A moderator then asks the group a series of questions, and they move from box to box depending on their answers. A soft-spoken voiceover lists off the categories as the camera pans across the crowd shuffling across the room. At one point, the voiceover says, “…those of us who are bisexual,” and a solitary man goes to stand by himself, facing the rest of the group, which applauds as the voice continues, “and we who acknowledge the courage of others…”

The camera zooms in on many faces throughout the three-minute video, capturing emotions ranging from shame to mirth to pride. The diversity of the crowd is obvious and intentional, including women in hijabs, children, women with short hair, men with long hair, and everyone in between. Well, almost everyone. There are no recognizably disabled individuals among the crowd. None.

The top of the screen features the banner, “THIS IS THE BEST TV AD FOR 2017!” The call to recognize our commonalities over our differences is admirable, but I suppose in the minds of the video’s producers, some differences aren’t even worth representing.

Doctors Push Mothers To Abort Down Syndrome Babies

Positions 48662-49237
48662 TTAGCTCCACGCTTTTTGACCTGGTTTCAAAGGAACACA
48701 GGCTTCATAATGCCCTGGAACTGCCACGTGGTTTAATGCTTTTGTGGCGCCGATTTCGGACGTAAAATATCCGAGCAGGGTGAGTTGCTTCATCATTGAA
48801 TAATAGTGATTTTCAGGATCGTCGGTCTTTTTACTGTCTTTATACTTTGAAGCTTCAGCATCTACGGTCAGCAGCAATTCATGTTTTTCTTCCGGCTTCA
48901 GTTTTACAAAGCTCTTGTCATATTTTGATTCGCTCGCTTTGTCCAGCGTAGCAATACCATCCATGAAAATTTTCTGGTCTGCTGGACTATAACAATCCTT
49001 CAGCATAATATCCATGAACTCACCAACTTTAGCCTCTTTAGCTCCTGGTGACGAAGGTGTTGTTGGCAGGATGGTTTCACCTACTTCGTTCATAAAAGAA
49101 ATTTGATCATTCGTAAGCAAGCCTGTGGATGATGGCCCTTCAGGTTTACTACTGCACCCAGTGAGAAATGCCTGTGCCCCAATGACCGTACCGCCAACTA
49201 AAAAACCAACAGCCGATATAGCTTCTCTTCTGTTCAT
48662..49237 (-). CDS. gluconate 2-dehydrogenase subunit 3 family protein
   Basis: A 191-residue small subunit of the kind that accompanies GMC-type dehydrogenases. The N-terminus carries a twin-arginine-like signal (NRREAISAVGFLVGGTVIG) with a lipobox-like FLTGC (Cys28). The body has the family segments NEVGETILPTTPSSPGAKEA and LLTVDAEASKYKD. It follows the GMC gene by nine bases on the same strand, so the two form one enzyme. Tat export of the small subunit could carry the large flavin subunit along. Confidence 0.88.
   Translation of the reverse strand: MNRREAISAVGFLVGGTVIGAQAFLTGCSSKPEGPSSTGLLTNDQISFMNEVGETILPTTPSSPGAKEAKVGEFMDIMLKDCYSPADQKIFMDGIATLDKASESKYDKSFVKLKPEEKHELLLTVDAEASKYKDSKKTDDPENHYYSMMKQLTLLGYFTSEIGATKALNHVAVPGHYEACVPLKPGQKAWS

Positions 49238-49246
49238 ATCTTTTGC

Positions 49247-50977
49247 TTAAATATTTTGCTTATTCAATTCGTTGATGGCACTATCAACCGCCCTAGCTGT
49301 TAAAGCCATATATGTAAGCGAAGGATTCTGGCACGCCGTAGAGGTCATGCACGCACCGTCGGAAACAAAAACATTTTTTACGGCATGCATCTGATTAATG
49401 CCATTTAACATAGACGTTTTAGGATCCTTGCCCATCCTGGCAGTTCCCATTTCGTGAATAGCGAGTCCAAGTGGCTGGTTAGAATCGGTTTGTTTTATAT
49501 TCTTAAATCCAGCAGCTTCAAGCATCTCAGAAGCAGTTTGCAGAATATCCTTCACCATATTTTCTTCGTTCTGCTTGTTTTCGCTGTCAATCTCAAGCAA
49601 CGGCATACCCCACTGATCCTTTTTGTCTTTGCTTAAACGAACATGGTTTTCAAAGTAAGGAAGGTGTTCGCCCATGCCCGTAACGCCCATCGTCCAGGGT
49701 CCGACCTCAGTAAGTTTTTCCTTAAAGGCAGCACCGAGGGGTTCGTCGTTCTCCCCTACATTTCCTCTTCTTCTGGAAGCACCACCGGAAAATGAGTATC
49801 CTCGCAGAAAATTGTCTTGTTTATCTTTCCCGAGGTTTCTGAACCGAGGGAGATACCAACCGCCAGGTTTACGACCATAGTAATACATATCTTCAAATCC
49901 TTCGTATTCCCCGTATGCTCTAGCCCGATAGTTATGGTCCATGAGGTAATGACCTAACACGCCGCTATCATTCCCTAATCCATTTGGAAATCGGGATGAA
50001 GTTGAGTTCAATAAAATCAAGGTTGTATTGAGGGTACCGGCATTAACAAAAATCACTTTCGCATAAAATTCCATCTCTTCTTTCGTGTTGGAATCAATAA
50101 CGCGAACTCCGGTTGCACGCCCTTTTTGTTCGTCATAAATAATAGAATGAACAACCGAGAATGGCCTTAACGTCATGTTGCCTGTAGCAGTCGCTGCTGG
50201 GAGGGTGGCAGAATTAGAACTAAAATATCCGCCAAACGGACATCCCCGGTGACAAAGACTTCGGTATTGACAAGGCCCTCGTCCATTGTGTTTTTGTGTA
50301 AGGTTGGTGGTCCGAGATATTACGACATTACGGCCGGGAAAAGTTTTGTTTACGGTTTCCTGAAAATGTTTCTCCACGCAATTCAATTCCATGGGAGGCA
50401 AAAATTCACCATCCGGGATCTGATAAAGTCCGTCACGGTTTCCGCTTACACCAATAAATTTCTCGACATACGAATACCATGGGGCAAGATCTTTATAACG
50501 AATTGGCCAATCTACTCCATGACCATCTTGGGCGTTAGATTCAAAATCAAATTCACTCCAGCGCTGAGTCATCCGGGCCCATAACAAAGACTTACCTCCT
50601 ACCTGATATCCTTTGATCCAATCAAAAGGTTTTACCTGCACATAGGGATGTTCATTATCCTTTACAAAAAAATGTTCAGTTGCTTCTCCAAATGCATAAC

Reinforcing that perception, polling indicates that Danes view the extermination of Down Syndrome children as positive overall, with 60 percent on the whole viewing it as a positive development, according to an Epinion poll.

As a matter of human rights, it would be entirely appropriate for our President to address this atrocity with the Danish Prime Minister during his visit to the White House.

Down Pride’s appeal to the UN discusses the potential impact of the NIPt (non-invasive prenatal testing), which detects Down Syndrome in preborn babies with a high degree of accuracy. It calls the widespread establishment of the test part of an effort toward a “systematic elimination of a group who shares distinct physical and genetic traits.” In a word: genocide.

A positive result for DS is broken to the parents as a devastating tragedy, and the pressure to abort is great. The UN appeal mentions an ongoing compilation, a “Blackbook” detailing the “directive counselling” for DS pregnancies, which includes instances of pressure to abort and “biased and negative information” found in medical literature. “One mother reported she was asked moments before being induced: “Would you like us to try our best to deliver your baby alive? It is a very difficult life with Down syndrome.”

Doesn’t sound very accepting, does it?

Governments Don’t Want To Pay For Disabled People

The letter goes into some detail about how promotion of the Down Syndrome test is deeply tied to cost reduction efforts. Government healthcare is even more expensive per individual than private healthcare, so if you assume that universal healthcare means everyone will be cared for, for as long as the system is maintained, think again.